Free-market advocates are targeting Goldman Sachs, the first U.S. investment bank to adopt a corporate social responsibility (CSR) policy that commits the company to promoting alternative energy sources and to taking aggressive steps to limit emissions that cause climate change. The Action Fund Management Group -- a mutual fund created to advocate for free-market interests -- is urging the audit and corporate governance committees of the company's board of directors to conduct an investigation into the creation of Goldman Sachs'...

PENNSYLVANIA DRAWS MIXED REACTION TO CAIR UTILITY EXEMPTION PLAN

State air officials and environmentalists are giving mixed reactions to Pennsylvania Gov. Edward Rendell's (D) recent proposal to exempt some power plants from meeting the emissions goals of EPA's clean air interstate rule (CAIR), if utility companies commit to replacing those facilities with cleaner-burning coal gasification plants. Rendell is asking EPA to endorse his Energy Deployment for a Growing Economy (EDGE) proposal to encourage utility companies to replace older plants with new, cleaner ones. Under the plan, the older plants...

STATES EYE EPA GUIDANCE TO HELP CREDIT DIESEL RETROFITS IN AIR PLANS

EPA is developing guidance and emissions models on the benefits of reducing diesel emissions through voluntary vehicle retrofits, which state officials hope will give them much-needed assistance as they seek credit for reducing emissions through retrofits to meet federal air standards. The agency has announced that it will release next month a guidance document for states on how to obtain credit for emissions reductions from retrofit programs they include in their state implementation plans (SIPs), which are blueprints describing how...

LOCAL OFFICIALS CITE HURDLES IN GAINING CREDIT FOR VOLUNTARY PROJECTS

Local government officials are arguing that EPA is making it too difficult to credit innovative, voluntary programs under state plans to improve air quality, and are calling for improved EPA guidance on how to encourage these programs. The National Association of Local Government Environmental Professionals (NALGEP) released a report Nov. 22 on the status of innovative, voluntary transportation programs at the local level, such as car sharing, public transit improvements and low-emission municipal fleets. The report concluded that these programs...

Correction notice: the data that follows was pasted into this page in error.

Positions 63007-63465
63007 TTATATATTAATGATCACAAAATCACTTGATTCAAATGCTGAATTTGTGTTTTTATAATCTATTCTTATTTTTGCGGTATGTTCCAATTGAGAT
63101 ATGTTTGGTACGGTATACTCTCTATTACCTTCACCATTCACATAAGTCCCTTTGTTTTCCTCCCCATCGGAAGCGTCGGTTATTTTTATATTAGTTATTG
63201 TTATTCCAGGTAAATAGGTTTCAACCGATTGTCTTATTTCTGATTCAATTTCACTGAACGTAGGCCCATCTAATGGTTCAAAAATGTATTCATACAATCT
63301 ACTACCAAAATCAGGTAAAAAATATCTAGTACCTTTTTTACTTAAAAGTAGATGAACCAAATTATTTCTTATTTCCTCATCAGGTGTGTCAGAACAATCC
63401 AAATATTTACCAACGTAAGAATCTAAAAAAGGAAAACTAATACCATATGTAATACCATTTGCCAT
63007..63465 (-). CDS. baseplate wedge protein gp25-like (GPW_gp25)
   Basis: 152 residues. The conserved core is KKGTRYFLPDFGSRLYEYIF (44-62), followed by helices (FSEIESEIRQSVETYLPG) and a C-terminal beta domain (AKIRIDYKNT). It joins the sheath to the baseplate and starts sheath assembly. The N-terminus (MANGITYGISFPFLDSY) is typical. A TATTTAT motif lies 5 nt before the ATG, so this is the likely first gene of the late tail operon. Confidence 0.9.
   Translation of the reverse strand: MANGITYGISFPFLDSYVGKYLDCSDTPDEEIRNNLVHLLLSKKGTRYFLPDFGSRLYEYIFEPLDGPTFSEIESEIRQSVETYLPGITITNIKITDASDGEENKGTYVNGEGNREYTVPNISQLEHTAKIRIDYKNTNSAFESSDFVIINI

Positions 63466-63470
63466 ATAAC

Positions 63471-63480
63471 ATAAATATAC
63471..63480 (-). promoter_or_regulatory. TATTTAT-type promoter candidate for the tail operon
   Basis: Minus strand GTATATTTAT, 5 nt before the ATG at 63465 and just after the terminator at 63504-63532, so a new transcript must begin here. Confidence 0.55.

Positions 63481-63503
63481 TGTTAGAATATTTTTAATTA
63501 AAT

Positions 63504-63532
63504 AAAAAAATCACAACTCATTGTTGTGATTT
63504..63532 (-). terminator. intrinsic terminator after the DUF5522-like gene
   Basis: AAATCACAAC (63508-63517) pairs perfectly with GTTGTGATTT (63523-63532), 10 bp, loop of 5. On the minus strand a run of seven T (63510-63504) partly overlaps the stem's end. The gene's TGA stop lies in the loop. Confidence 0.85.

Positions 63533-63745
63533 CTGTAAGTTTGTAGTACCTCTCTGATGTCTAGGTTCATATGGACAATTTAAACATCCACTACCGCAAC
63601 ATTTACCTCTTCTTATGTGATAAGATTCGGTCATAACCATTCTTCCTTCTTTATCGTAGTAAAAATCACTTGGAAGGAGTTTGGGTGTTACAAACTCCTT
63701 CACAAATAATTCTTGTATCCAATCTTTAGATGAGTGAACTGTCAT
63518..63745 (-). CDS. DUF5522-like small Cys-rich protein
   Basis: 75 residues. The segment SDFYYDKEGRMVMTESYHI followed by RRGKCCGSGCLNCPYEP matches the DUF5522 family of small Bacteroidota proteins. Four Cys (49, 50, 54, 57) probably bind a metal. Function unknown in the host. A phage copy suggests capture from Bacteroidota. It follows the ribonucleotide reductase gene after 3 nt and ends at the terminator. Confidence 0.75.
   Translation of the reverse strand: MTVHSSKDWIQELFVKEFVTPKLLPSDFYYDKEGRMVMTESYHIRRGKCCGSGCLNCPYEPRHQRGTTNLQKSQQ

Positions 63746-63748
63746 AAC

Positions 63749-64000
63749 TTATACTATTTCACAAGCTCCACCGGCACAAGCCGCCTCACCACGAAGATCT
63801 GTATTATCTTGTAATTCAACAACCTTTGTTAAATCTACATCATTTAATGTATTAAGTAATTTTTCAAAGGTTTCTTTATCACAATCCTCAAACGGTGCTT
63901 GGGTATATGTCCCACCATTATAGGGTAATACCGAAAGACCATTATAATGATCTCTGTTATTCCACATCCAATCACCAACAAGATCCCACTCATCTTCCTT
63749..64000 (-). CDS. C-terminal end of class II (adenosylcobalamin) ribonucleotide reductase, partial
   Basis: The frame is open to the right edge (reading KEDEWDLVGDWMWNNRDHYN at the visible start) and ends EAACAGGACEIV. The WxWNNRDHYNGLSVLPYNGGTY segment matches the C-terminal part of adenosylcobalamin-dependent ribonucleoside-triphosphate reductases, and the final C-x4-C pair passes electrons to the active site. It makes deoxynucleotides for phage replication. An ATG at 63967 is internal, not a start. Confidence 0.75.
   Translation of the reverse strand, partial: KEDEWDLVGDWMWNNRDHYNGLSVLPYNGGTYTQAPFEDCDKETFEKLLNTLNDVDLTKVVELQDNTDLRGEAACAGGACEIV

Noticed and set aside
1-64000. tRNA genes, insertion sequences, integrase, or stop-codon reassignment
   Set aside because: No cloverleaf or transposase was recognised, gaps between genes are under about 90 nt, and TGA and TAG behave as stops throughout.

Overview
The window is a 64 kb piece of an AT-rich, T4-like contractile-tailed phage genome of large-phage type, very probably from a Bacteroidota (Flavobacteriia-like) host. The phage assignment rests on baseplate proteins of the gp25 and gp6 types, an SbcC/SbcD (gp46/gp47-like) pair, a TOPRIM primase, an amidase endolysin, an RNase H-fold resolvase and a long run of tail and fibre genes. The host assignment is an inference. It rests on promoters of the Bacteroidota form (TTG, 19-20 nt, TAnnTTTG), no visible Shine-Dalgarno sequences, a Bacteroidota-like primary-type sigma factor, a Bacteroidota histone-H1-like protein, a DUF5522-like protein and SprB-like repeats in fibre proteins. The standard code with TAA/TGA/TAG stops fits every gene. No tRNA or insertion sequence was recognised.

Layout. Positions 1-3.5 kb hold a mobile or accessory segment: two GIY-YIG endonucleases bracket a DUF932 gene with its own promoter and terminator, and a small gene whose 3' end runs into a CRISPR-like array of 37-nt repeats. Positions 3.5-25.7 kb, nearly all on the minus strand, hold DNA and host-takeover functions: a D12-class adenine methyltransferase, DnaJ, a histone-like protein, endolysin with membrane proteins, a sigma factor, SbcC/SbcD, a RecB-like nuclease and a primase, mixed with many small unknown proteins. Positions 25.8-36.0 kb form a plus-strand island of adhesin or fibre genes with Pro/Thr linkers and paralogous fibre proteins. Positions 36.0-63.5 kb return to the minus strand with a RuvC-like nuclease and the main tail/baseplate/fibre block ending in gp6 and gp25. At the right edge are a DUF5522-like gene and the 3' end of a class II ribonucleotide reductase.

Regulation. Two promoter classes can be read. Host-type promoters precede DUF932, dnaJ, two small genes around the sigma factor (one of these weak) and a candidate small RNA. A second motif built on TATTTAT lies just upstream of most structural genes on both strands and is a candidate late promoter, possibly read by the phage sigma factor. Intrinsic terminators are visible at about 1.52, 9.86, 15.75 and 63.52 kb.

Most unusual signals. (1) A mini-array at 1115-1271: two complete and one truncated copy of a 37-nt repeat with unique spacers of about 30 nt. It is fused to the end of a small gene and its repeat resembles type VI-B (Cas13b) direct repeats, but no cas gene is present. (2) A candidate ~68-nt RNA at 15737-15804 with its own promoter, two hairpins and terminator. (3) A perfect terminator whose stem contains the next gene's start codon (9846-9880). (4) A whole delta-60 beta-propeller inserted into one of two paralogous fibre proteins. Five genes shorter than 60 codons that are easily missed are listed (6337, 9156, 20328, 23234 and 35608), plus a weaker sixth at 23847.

NORTHEAST, MIDWEST STATES EYE STRICT REGIONAL EMISSIONS CONTROLS

State officials from the Northeast and Midwest are developing a host of potential emissions controls across a "super-region" of 17 states, with an immediate focus on establishing a consistent reformulated gasoline blend for the entire region, and stringent emissions caps on industrial boilers and some consumer products. Air officials from nine of these states states met Dec. 8 and 9 in Pittsburgh to start work on developing regional methods to reduce pollution in five Midwest states, 12 Northeast states and...

EPA, NEW YORK BACK TIRES AS PAPER PLANT FUEL WITHOUT KEY PM CONTROLS

EPA is supporting a draft New York permit allowing a large paper company on the Vermont border to conduct emissions tests on burning waste tires as fuel without installing additional pollution controls for toxics and fine particles (PM2.5), despite furious opposition from Vermont lawmakers. The issue of burning used tires as fuel is growing in importance for both industry, which is seeking alternative fuels given soaring natural gas prices, and EPA, which issued a policy under its waste reuse initiative...

TEXAS DECISION MAY BOOST PUSH FOR CLEAN COAL IN STATE AIR PERMITS

Texas regulators are planning to decide this week whether air permitting authorities should require coal gasification technology to be weighed as an alternative to conventional coal-burning at proposed new power plants in the state, a decision utility officials and environmentalists are watching for its implications for one of the nation's largest energy markets. The decision, slated at press time for Dec. 14, by the Texas Commission on Environmental Quality (TCEQ) comes in the wake of a settlement announced Dec. 5...